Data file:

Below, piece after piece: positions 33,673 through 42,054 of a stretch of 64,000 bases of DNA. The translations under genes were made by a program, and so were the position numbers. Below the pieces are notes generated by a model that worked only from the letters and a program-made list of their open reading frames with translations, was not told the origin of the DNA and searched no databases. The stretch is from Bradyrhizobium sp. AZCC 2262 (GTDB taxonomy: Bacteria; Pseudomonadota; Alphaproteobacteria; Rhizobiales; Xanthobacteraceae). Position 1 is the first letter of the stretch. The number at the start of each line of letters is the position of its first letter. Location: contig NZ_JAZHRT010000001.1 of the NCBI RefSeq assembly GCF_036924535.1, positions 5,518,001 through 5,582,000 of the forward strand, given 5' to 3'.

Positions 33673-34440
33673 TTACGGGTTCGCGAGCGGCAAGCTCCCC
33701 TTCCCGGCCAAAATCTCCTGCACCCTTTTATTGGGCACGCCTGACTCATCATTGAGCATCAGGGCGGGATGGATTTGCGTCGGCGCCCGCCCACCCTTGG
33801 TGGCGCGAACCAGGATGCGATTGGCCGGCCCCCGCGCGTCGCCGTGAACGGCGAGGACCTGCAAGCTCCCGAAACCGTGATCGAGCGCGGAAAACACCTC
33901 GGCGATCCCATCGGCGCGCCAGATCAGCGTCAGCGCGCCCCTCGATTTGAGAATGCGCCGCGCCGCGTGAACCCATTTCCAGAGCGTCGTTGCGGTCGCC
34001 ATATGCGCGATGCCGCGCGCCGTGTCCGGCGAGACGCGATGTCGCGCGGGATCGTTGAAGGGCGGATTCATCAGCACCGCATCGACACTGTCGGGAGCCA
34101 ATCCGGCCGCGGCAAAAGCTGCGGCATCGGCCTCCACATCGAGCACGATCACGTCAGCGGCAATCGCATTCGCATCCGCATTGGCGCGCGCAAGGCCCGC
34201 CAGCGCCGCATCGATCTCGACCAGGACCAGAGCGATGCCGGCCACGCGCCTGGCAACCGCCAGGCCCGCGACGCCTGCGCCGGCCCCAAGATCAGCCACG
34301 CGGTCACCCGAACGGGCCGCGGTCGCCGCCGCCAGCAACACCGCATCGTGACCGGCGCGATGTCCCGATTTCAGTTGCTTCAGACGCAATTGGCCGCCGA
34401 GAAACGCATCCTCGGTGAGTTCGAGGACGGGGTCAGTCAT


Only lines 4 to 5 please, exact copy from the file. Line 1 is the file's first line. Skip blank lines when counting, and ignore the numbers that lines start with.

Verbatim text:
33701 TTCCCGGCCAAAATCTCCTGCACCCTTTTATTGGGCACGCCTGACTCATCATTGAGCATCAGGGCGGGATGGATTTGCGTCGGCGCCCGCCCACCCTTGG
33801 TGGCGCGAACCAGGATGCGATTGGCCGGCCCCCGCGCGTCGCCGTGAACGGCGAGGACCTGCAAGCTCCCGAAACCGTGATCGAGCGCGGAAAACACCTC